Apple unleashed its latest major revision to the iPhone operating system last week, dubbed iOS 14. In case you missed it, the headline new feature is the arrival of widgets, which can display information at a glance and break-up the monotonous grid of apps that has been present in every version of iOS since the iPhone debuted back in 2007. As well as widgets to reinvigorate your homescreen, iPhone owners can now store apps in the so-called App Library so they don’t have to keep every single app icon arranged in the grid.
Elsewhere, there are improvements to Messages, which lets you tag replies to specific texts in a thread, a redesigned Music app, new customisation options for MeMoji (including covid-secure face coverings), a Translate app to rival Google Translate, and a new Sleep schedule feature designed to help you to put down your smartphone late at night and get some good quality kip.
The arrival of a new version of iOS is always an exciting day for iPhone owners. Unlike Android, where Google Pixel and a handful of third-party manufacturers receive the latest software features on launch day – with millions of other devices from the likes of Samsung, LG, and Sony due to receive the same features anywhere between one and 12 months after that.
With iPhone owners across the globe rushing to install iOS 14, a number of these early-adopters have noticed an issue with battery life following the installation of latest operating system upgrade. Thankfully, this shouldn’t be a reason to panic.
“Battery life on iOS 14 is not doing great,” one user posted on Twitter.
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“Can anyone who has IOS 14 say if battery life is worse? I use an XR. I want the new features but I’m not sacrificing battery life,” one social media user posted. Another Twitter user replied, sharing: “Battery life is worse, I recommend waiting until iOS 14.2 Seems like Apple decided to skip 14.1 as developers already got an update for 14.2. But yeah, wait. I used to last all day without needing to charge my phone on iOS 13. Now, I need to charge my phone at least 2 times.”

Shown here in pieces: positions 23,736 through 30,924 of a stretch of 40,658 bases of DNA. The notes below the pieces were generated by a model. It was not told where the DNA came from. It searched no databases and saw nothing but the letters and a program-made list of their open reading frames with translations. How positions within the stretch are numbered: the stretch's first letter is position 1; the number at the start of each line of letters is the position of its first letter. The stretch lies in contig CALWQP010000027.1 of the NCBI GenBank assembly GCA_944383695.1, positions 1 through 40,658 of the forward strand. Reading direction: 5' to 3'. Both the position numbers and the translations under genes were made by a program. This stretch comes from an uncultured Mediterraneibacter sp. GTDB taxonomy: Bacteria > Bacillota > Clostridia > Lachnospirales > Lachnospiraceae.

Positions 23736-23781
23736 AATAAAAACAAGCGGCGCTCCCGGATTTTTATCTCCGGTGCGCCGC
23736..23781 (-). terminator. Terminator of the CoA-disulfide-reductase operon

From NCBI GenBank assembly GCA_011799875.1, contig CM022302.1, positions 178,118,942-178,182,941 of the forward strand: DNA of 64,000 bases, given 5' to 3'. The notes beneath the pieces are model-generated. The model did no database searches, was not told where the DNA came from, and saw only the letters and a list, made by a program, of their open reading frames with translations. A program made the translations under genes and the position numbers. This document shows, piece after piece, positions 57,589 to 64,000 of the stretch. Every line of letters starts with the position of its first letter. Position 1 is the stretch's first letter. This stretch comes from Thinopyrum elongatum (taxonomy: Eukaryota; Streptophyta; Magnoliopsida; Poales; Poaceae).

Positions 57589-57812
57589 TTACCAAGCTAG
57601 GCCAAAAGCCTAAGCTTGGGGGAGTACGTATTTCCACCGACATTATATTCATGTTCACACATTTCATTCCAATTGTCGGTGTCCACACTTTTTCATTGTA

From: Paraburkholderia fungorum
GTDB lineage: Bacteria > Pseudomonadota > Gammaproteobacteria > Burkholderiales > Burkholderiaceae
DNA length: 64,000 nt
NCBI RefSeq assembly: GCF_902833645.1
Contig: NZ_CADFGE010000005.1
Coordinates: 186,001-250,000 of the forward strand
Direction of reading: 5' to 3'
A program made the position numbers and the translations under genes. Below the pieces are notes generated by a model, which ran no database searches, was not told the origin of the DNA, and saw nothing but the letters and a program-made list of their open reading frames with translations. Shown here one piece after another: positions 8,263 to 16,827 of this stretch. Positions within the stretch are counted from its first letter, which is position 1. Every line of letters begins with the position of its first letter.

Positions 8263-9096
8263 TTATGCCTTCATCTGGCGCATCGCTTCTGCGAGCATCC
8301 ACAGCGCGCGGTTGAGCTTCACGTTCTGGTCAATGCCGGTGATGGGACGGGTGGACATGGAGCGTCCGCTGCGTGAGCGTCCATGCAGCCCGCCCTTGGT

This seems to be a pretty common complaint. Another Twitter user who claims to have upgraded to iOS 14 when it rolled-out on September 16, 2020, posted: “Anyone else getting low battery life after doing all the iOS 14 aesthetics sh** I charged it to 35% an hour go no I am on 11%”
One iPhone owner was so concerned about the dip in battery life that they reached out to the official @AppleSupport social media account to ask the company behind the best-selling smartphone series: “since updating my iPhone XR to IOS 14 the battery drains extremely fast it never used to. Was on 100% an hour ago and is barely at 40% now when it used to last the whole day.”
Express.co.uk also noticed a drop in battery life on our devices in the hours after the leap to iOS 14. However, this is completely normal.
Major iOS updates will typically drain your iDevice much faster during the first few days of use and there’s a few reasons why. First off, it’s likely that you’re using your smartphone more frequently – after all, it takes some serious time to work out which widgets look best on each homescreen on your iPhone and toggling which apps will keep pride-of-place in the grid of icons… and which will be confined to the App Library.
Not only that, but there is a truckload of fun new features to discover – and settings to tweak and play around – which will all take their toll on your battery.
You’re also likely to be installing a lot more updates from the App Store. Dozens of developers have already started to roll-out crucial updates to their software in order to take advantage of the new software features in iOS 14. If you have automatic updates switched on within the App Store app, these will all be chugging along in the background (at the same time as you’re spending time customising your new homescreens, playing around with widgets… and more).
But even if you haven’t touched your phone since the iOS 14 update, it’s probably still draining faster than usual.
That’s because your smartphone will be re-indexing your data. From contacts to app data, everything that can be searched using Spotlight on the iPhone needs to be re-categorised and sorted by the operating system. Unlike some rivals, Apple insists these complications processes are carried out on the phone, because it does not want the privacy implications associated with sending the data to the cloud.
This is all happening in the background following the update, battery life will suffer and it can take a day or two before things get back to normal.
So, do not worry. Your iPhone should be back to full working order very soon.
Apple Support even replied to that social media user’s complaint with pretty much the same explanation. The Cupertino-based company explained: “We’re happy to help with what’s happening with your battery life after iOS 14 update. Background activity is usually needed when going to a new iOS for about 48 hrs, including apps downloading updates.”